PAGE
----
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NDP Leader Tom Mulcair speaks during the Saskatchewan NDP leadership convention in Saskatoon, Sask., March 9, 2013.

Liam Richards/The Canadian Press

Politics Insider delivers premium analysis and access to Canada's policymakers and politicians. Visit the Politics Insider homepage for insight available only to subscribers.

Thomas Mulcair's speech Wednesday to the Woodrow Wilson Center stresses the ties between New Democrats and President Barack Obama. Americans in the audience might be bemused by the comparison. But like almost all foreign speeches by Canadian politicians, the real audience is back home.

The Leader of Her Majesty's Loyal Opposition wants to reassure both American observers and Canadian voters that an NDP government could be trusted to protect and advance the Canadian economy while preserving ties to this nation's allies.

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This is always a tough sell for the NDP. But Mr. Mulcair has a trump card rarely if ever given to an opposition leader: His party's strong emphasis on fighting climate change by making industry pay for the costs of pollution closely mirrors the President's State of the Union address.

Mr. Mulcair and Mr. Obama are closer to each other in an area of vital importance than either is to Prime Minister Stephen Harper. This is a sweet spot and Mr. Mulcair appears to have found it.

The Conservatives rebut that the New Democratic leader should be pushing the President to approve the Keystone XL pipeline from Alberta to the Gulf. But Mr. Mulcair's determination to remain neutral in what is, in the end, an American decision is both appropriate and restrained for an opposition leader.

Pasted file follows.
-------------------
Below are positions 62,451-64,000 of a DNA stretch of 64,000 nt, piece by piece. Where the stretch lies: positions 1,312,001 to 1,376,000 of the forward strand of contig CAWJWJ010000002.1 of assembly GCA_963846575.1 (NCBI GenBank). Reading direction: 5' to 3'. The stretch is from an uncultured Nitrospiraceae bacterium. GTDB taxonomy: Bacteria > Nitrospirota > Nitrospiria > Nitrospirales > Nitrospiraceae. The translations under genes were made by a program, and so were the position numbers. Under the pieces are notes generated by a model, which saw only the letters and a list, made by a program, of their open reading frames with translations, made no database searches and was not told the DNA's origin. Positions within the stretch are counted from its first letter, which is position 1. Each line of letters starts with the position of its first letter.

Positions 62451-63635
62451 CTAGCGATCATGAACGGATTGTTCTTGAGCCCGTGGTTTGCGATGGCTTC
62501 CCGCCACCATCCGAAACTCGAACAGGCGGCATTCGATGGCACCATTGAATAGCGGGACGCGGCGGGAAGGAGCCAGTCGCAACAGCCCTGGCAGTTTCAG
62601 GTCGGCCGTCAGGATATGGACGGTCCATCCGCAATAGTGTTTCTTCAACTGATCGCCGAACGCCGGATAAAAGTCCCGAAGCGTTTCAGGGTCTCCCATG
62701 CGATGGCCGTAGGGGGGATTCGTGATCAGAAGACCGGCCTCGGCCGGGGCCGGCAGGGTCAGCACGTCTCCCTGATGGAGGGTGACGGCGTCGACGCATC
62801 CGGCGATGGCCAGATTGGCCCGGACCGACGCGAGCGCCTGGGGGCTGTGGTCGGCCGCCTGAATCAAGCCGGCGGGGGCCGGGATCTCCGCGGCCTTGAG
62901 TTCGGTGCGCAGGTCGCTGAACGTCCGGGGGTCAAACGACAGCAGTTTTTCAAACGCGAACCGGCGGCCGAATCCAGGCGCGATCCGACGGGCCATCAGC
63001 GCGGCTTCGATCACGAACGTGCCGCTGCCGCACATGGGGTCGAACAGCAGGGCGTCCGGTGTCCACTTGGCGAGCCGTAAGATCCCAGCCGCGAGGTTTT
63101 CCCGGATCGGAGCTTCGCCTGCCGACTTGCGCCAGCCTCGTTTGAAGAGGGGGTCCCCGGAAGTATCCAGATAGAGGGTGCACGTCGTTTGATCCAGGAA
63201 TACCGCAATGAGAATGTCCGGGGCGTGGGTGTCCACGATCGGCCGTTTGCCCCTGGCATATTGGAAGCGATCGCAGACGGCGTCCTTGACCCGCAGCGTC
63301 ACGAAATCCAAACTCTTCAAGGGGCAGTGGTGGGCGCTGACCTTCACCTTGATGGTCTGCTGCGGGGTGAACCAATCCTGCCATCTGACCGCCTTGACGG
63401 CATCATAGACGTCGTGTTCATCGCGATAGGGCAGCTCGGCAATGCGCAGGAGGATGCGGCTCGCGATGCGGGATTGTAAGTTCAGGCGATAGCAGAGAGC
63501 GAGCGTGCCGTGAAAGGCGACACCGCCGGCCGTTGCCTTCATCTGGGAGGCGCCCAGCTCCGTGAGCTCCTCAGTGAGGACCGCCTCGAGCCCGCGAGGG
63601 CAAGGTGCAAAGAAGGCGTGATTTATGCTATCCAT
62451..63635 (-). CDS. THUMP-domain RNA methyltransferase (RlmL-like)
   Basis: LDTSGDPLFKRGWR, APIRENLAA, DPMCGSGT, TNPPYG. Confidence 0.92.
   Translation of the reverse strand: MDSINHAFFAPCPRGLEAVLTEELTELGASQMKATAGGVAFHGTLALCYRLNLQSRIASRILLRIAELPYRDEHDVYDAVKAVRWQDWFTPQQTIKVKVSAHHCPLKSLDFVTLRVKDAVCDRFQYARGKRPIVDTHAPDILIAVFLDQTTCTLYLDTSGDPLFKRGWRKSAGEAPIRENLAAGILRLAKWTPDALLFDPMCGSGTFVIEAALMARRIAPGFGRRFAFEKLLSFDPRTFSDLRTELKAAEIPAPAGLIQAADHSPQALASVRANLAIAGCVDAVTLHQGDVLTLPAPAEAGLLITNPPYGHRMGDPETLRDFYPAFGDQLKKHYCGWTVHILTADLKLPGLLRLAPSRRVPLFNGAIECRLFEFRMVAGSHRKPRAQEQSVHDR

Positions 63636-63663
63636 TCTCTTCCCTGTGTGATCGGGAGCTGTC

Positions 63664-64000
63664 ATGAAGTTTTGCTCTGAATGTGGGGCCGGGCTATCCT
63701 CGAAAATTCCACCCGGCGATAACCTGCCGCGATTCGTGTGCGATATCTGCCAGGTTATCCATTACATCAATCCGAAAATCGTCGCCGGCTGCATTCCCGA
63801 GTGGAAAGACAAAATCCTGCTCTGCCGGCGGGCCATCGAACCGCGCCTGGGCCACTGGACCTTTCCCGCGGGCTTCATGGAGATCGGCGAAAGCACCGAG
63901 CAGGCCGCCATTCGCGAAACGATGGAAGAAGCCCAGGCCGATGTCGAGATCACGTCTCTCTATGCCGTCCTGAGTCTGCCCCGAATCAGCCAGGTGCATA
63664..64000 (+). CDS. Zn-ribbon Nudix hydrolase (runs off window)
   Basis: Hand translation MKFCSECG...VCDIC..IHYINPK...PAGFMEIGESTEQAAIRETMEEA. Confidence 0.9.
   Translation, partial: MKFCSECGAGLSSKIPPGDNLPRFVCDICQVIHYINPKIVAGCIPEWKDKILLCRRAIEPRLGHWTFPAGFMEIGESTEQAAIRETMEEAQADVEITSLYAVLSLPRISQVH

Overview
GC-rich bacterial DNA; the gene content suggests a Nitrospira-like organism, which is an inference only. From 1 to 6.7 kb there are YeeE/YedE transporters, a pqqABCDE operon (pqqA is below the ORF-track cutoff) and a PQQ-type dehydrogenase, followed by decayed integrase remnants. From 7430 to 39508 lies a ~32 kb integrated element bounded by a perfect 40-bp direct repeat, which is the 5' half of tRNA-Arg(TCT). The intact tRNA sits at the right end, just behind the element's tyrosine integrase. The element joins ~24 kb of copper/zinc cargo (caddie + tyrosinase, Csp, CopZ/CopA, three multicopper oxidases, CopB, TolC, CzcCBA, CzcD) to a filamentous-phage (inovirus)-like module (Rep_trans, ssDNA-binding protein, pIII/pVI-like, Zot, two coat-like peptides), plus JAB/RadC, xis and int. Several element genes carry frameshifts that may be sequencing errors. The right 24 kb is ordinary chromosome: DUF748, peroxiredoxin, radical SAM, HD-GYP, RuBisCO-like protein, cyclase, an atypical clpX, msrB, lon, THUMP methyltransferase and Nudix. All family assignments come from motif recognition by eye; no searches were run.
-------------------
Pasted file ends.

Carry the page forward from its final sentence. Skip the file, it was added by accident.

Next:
The speech is a welcome opportunity for Mr. Mulcair to get back in the public eye. He has been crowded out of the conversation recently, thanks to the all-consuming Liberal leadership campaign of Justin Trudeau.

But NDP strategists remain quietly confident that the political fundamentals still favour the NDP.

Mr. Mulcair is a seasoned politician, with experience as a cabinet minister in the Quebec government as well as leader of the official opposition. Mr. Trudeau's resumé as a teacher, pugilist and backbencher is comparatively thin.

In the contest for Quebec, the NDP has both the advantage of incumbency – 57 MPs – and a record of limited opposition to the Clarity Act, which is as unpopular inside Quebec as it is popular outside it. While his insistence that a yes vote of 50 per cent plus one is sufficient for victory in a referendum on independence may have cost Mr. Mulcair support – and an MP – in the short term, it could redound to his advantage in Quebec come the 2015 vote.

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Outside Quebec, both the Conservatives and the NDP seek to polarize the debate over the economy along centre-right and centre-left lines. In that debate, the Liberals have as yet failed to convincingly stake out any turf.

NDP strategists predict that Mr. Trudeau will continue to soar in the polls until after the leadership race. But by Christmas, once Mr. Trudeau has gone a few rounds with both Stephen Harper and Mr. Mulcair, they expect to see the NDP solidly in second place once again.

We won't know if they're right until presents are under the tree. Compared to the Liberals, however, the New Democrats have superior organization, clearer policies and a more seasoned leader.

Those are the fundamentals. And in politics, the fundamentals are everything.

John Ibbitson is The Globe and Mail's chief political writer in Ottawa.

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